The (Hidden) Costs of Setting Up a Sub-Average Domain

A saying my grandfather first exposed me to when I was in my early school years that…well, didn’t seem to make much sense. At first it is. “Good labor is not cheap, and cheap labor is not good.”

Later, life came.

What once seemed absurd started to make sense.

As an entrepreneur, I have witnessed time and time again that trying to save money can backfire. For example, paying a talented and experienced developer who is passionate about their projects gives 110% effort instead of “savings money” by hiring someone who charges 1/10. Yet later discovering that the latter’s suboptimal work cost you far, far more than the former was (correctly) charging for his expertise. Unfortunately, the same principle often applies when it comes to settling for a bad domain name.

Substandard domain names

What is a substandard domain name, you might ask? Quite simply, it could be several things. Often it’s the actual domain name that someone wanted, but put an action word in front of it. So, for example, if was your domain of choice, one would use GetSaw, BuySaw, or… Or paying near-premium prices for, ai, or io.

You don’t just pick one domain and then move on, never having to worry about it again. Why? Simply because your domain produces effects time and time again throughout the lifecycle of the project for which it is used.

More precisely:

1. Improve click-through rates

According to a Microsoft study, buying a domain that is a great .com (unlike anything else, including) improves click-through rates. Click-through rates that often allow you to pay less for impressions. In other words, with every marketing campaign you launch, a solid .com domain will end up saving you money. Or “settling” for the below-average domain costs you money, depending on how you choose to approach the problem.

2. Instant credibility

Great domain names provide instant credibility, while a lower-quality domain should be seen as a consolation prize. This instant credibility tends to open doors that would have remained closed in its absence. They will give you access to opportunities that you otherwise would not have had access to. Or at least give yourself a chance… A seat at the table. Simply put, a good .com domain name can facilitate that much-desired email response that leads to the deal of a lifetime, while its inferior counterpart doesn’t help or even outright harm the cause. proverbial. What price would you put on such an opportunity?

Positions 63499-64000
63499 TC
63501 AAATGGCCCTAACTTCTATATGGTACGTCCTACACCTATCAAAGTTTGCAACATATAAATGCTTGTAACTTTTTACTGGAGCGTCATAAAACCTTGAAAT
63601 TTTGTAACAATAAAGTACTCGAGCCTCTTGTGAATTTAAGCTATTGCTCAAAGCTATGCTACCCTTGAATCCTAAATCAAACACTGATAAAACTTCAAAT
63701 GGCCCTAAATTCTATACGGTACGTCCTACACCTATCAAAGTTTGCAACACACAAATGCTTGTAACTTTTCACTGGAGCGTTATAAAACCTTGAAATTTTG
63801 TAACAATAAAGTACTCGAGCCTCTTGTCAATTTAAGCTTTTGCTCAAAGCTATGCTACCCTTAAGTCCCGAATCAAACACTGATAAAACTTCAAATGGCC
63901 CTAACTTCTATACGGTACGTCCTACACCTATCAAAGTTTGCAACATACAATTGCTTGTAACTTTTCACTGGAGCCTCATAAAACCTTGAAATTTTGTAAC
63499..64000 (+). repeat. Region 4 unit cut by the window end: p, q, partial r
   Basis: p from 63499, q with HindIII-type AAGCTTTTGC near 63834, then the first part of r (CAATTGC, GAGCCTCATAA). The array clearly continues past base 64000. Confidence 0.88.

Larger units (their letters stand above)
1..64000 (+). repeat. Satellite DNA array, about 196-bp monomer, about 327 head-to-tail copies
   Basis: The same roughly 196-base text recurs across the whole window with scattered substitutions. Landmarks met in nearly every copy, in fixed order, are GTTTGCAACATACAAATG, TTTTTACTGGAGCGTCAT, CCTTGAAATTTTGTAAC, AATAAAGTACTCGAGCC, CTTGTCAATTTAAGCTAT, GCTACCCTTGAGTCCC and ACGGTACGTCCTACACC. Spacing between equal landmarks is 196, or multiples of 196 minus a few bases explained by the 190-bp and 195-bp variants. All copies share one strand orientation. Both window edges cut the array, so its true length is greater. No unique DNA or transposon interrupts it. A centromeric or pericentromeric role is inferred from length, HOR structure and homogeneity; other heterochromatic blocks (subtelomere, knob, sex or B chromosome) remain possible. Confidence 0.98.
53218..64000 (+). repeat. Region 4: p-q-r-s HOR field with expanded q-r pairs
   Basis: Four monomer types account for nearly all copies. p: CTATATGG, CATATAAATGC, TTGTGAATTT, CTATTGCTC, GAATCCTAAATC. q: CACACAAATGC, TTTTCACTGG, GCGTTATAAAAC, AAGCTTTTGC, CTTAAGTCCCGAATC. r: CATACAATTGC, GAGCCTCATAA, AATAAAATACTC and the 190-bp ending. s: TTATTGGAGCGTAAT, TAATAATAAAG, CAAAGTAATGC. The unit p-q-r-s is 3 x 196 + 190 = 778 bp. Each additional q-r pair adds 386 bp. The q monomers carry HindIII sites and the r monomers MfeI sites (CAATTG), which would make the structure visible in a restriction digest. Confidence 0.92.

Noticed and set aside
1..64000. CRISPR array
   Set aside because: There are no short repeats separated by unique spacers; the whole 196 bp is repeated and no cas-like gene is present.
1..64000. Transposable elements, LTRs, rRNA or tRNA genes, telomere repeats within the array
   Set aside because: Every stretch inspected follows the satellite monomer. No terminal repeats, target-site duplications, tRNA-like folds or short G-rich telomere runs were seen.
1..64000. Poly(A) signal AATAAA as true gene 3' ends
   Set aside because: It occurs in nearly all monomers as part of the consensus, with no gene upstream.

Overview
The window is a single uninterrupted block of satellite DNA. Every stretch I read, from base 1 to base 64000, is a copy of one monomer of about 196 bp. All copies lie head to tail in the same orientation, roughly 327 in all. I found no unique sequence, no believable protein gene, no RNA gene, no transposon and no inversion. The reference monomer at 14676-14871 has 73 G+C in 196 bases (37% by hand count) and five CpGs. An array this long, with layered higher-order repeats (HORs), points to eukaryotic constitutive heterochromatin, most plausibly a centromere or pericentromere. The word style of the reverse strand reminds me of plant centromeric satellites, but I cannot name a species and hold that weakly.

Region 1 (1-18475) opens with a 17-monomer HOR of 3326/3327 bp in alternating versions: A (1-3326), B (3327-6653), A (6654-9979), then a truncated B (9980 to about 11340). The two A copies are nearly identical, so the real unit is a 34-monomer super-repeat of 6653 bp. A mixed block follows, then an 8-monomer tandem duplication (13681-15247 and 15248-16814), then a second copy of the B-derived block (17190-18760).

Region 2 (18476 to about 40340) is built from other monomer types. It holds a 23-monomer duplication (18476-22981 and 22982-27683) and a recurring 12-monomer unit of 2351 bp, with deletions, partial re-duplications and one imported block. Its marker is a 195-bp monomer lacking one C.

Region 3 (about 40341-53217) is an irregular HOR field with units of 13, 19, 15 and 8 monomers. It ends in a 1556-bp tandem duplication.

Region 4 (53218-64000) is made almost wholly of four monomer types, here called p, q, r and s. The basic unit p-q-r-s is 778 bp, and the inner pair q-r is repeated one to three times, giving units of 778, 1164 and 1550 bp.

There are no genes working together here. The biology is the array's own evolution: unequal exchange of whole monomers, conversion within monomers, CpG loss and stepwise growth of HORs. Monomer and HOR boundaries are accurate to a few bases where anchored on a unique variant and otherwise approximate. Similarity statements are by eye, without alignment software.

3. SEO

Even when it comes to search engine optimization and finding quality editorial links, .com domain names open doors that various inferior alternatives cannot. If I’ve learned anything about SEO over the years, the best links are the ones money can’t buy. Links of serious organizations, universities and other prestigious entities that are editorial par excellence. A great, memorable .com domain name is an indispensable advantage in pursuing such links.

4. Future sale of the domain

Do you think about how you’re going to get out? Clever. But do you know what would be so smart? Realizing that selling a big business based on a big domain name as opposed to a big business based on a “consolation prize” can end up being the difference between booking a solid release and selling for a life-changing amount.

5. Attract attention

A .com domain name even influences talent acquisition and retention! Especially in a world where employees aren’t just interested in getting enough compensation to pay the bills. They want exciting career paths, jobs that make them proud of their professional life. It’s one thing to have a business card with an email address and/or URL that commands respect. It’s something completely different to avoid eye contact every time someone asks you to say your domain name out loud. Simply put, yes, great .com domain names can indeed be magnets for employees. While those that are not optimal could even represent a deterrent effect.

6. Shows business success

Last but not least, and I’ve seen it countless times. When it becomes more than obvious that the original domain is below average and an upgrade to the perfect domain is needed, the company’s success or funding becomes public knowledge. The entity that owns the ideal domain can see it by doing some research. With the success of the deal, the price of the domain will increase. Considerably.

I’ll say my grandfather’s exact quote, but slightly different now: “Good domains aren’t cheap, and cheap domains aren’t good.”

Advice for you

As an entrepreneur who has been forced to work with shoestring budgets many times, I have come to realize that a great entrepreneur is very resourceful. Before I stray away from the ideal brand for my business, I would consider dumping all the tricks out of my hat and trying some of the following:

  1. Negotiate payments over 3-5 years with a reasonable down payment.
  2. Go for an annual lease where payments cannot increase by more than a certain percentage per year.
  3. Consider exchanging goods, services and money.
  4. If all else fails, find another area where the price is more reasonable and revisit 1, 2, and 3.

Whatever you do, don’t skimp on your domain name.